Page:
Ginger & Rosa
I thought that existentialism became passé upon the death of John Paul Sartre in 1980. You don’t hear much about it these days, but along comes this film whose prime mover is Roland (Alessandro Nivola) whose daughter is the titular Ginger (Elle Fanning). We’re shown that Ginger is inseparable from her friend Rosa (Alice Englert, who is presently being seen on the screen as the star of Beautiful Creatures. This, however was her first film). Englert, although not stunningly beautiful, exhibits a unique steamy sexuality that marks her as a star in the making.
We meet Ginger and Rosa at their birth in the same hospital on the same day in 1945 and get to know them in 1962 at the height of the Cuban missile crisis, which Ginger takes very seriously. Ginger’s mother, Natalie (Christina Hendricks) is in a terrible relationship with her husband, Ginger’s father, Roland. Like most existentialists, the things that Roland says sound wonderfully intuitive. When disdaining religion, Roland tells Ginger, “The only life we have is the one we have now which is why we must seize it.” That sounds like such a wonderful, self-evident truth. Roland lives that. He seizes it in a way that maximizes his pleasure, regardless of responsibilities to family or to other people. As the film progresses Roland is shown to be especially hatefully selfish. It is a wonderful indictment of existentialism’s self-absorption.
The cast is fantastic. Nivola is charming and attractive. The way he expresses his existential beliefs is captivating until one sees how he actually lives his philosophy in the way he treats his wife and daughter.
I was impressed with Englert in Beautiful Creatures and she is even better in this role. Fanning gives a fine performance as the naïve young girl getting to know her own mind, torn between parents and the actions of her best friend.
Oliver Platt and Timothy Spall play the openly gay couple. Could there be a film about existentialism in the 1960s without one such couple? Rounding out the cast is Annette Bening, kind of a British answer to Gertrude Stein, a liberal single woman writer with a butch haircut in this group of effete Bloomsbury Group replicas.
As good as the cast is, the film is buttressed by wonderful cinematography (Robbie Ryan) and period music (Amy Ashworth, Music Supervisor and Alan Lewens, Music Consultant).
Written and directed by confirmed feminist Sally Potter (“I came from an atheist background and an anarchist background, which meant that I grew up in an environment that was full of questions, where nothing could be taken for granted”), this is a surprising indictment, at least to me, of the type of person normally associated with people like Virginia Woolf (the author of the book upon which Potter’s 1992 film, Orlando, was based) and her Bloomsbury Group.
Regardless of (or maybe because of) the ideological slant, this is a fascinating film.
This film was a real disappointment to me because it was written by Jonathan Goldstein and John Francis Daley, who were responsible for 2011’s Horrible Bosses which was one of the surprise delights of that year. They have strayed far off the comedic road here, however, despite the presence of the brilliant Alan Arkin in the cast.
Directed by Don Scardino, who is better known as a TV director of shows like 30 Rock, The West Wing, and Law & Order, and also directed Aaron Sorkin’s A Few Good Men on Broadway, it’s about two magicians, the titular Burt Wonderstone (Steve Carell) and his partner, Anton Marvelton (Steve Buscemi) who have apparently reigned as the kings of the Las Vegas Strip in a hotel owned by Doug Munny (James Gandolfini). As you can see, this film has a wonderful cast which also includes Olivia Wilde and Jim Carrey. Alas, it is a film that leaves one asking how anyone could make a movie more annoying than this.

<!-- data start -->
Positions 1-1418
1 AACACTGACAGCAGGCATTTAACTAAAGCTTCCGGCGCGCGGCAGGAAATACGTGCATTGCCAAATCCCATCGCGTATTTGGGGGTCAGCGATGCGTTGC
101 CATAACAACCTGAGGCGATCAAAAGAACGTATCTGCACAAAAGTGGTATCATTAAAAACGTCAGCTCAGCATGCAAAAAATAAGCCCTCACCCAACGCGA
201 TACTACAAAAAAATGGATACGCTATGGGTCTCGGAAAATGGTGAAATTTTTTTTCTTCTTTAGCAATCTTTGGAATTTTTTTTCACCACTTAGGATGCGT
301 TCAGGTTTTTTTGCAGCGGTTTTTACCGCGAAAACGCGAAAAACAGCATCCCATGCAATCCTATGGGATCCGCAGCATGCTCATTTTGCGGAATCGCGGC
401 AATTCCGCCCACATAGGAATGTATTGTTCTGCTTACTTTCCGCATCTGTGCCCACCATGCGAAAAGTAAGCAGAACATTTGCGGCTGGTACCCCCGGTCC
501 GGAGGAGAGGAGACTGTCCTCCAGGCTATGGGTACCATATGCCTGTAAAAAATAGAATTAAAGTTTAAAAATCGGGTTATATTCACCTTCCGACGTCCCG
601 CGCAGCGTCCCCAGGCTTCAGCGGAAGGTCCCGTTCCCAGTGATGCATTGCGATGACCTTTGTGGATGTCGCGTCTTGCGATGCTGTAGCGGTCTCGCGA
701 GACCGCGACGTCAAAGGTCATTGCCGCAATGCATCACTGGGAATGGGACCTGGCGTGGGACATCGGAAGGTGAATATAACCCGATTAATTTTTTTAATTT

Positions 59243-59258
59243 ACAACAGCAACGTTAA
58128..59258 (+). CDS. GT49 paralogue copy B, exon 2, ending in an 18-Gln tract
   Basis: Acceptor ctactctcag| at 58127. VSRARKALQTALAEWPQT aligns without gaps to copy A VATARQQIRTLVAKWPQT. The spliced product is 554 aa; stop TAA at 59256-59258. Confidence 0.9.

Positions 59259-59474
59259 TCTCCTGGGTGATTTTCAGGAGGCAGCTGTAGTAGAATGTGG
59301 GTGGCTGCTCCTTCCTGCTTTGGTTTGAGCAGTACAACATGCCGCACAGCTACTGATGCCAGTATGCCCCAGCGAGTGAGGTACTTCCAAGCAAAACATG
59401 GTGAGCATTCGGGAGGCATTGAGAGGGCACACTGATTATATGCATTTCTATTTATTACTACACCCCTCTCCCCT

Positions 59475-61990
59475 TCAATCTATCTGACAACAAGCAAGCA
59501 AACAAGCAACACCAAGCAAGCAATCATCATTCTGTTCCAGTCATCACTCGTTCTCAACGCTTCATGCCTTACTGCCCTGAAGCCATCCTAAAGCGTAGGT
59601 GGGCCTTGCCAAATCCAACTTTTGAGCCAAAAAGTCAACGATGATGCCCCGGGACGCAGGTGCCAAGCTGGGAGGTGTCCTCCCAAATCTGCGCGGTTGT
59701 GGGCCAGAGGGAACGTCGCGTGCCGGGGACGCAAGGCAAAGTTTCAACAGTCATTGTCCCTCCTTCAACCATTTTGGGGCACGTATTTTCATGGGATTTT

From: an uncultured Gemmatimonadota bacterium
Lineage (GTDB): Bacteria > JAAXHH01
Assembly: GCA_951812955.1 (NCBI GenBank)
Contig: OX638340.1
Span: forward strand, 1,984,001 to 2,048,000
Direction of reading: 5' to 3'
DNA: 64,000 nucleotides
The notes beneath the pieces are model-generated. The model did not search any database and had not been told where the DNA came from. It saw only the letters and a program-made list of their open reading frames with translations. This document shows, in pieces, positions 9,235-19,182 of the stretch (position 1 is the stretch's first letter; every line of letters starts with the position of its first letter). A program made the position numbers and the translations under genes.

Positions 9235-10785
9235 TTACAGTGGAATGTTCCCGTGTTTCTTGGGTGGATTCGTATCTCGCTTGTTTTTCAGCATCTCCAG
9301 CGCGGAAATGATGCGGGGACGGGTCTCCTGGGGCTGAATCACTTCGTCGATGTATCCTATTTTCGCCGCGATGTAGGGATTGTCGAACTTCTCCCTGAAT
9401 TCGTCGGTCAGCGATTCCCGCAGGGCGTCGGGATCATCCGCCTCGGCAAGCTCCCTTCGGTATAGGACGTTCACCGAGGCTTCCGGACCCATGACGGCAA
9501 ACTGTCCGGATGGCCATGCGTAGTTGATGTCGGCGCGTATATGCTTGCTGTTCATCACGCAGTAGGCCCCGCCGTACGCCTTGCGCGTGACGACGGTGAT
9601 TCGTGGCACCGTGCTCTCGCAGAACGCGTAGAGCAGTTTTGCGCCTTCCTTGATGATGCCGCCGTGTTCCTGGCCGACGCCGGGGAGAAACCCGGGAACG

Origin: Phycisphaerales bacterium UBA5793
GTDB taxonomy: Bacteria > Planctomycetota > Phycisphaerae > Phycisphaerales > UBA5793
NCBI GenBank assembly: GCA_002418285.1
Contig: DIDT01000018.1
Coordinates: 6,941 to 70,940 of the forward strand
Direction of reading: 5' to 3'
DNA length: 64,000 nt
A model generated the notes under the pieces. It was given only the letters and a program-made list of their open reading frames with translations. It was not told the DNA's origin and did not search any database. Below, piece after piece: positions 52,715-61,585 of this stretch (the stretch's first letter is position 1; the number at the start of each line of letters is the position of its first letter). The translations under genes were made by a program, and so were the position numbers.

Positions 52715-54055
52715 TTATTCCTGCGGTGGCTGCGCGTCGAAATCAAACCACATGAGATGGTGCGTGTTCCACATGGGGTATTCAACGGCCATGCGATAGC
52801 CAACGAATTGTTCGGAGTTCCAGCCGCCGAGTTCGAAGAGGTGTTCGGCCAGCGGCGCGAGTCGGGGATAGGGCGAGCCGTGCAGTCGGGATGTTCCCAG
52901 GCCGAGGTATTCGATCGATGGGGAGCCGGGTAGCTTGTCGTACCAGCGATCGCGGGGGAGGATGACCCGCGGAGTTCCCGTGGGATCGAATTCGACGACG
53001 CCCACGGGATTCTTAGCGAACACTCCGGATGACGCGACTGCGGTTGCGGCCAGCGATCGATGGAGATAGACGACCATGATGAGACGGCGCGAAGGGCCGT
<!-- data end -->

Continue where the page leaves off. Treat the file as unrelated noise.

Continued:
Carrey plays a guerrilla street magician named Steve Gray whose stunts get continually more disgusting as the movie progresses, so bad that people in my screening were averting their eyes rather than watch. But these aren’t stunts. This movie really isn’t about “magic,” the definition of which is “the seeming manipulation and control of the natural world for the amusement and entertainment of the audience.” The problem with this film is that the stunts that Gray performs are not “seeming manipulation” at all, but disgusting things that he really does and survives like, for example, spending all night sleeping on burning coals, which is probably the least disgusting thing he does in the film. All the things Gray does are just stupidities that actually happen as shown, not manipulation of the audiences. In fact, one of the few stunts in the movie that is really presented as a magic “stunt” is the last one and it is explained in the last scenes of the movie. The explanation is worse than ridiculous, nothing short of irresponsible, in fact.
There is nothing in this movie that is funny. Burt Wonderstone is a stupid, egotistical jackass who is so over-the-top unrealistic that his arrogance is just silly. This is probably intended as satire. But satire to be effective must be clever. This nonsensical tomfoolery just punches you in the nose.
This movie is such an insult to magicians that it is astonishing to discover that David Copperfield, who is described in the production notes as “the world’s most successful magician,” served as a special consultant and even appears in the film as himself. Why would a magician contribute to a film that demeans his profession? Well, I guess the answers to that are pretty simple: money and exposure. Copperfield exhibits a lack of integrity by participating in this thing.
Don’t go to this film thinking that you’re going to see some fantastic magic tricks because you don’t. Most of what they do, they do as shown; there is virtually no trickery involved. The only magic in this movie is that it actually got made and distributed.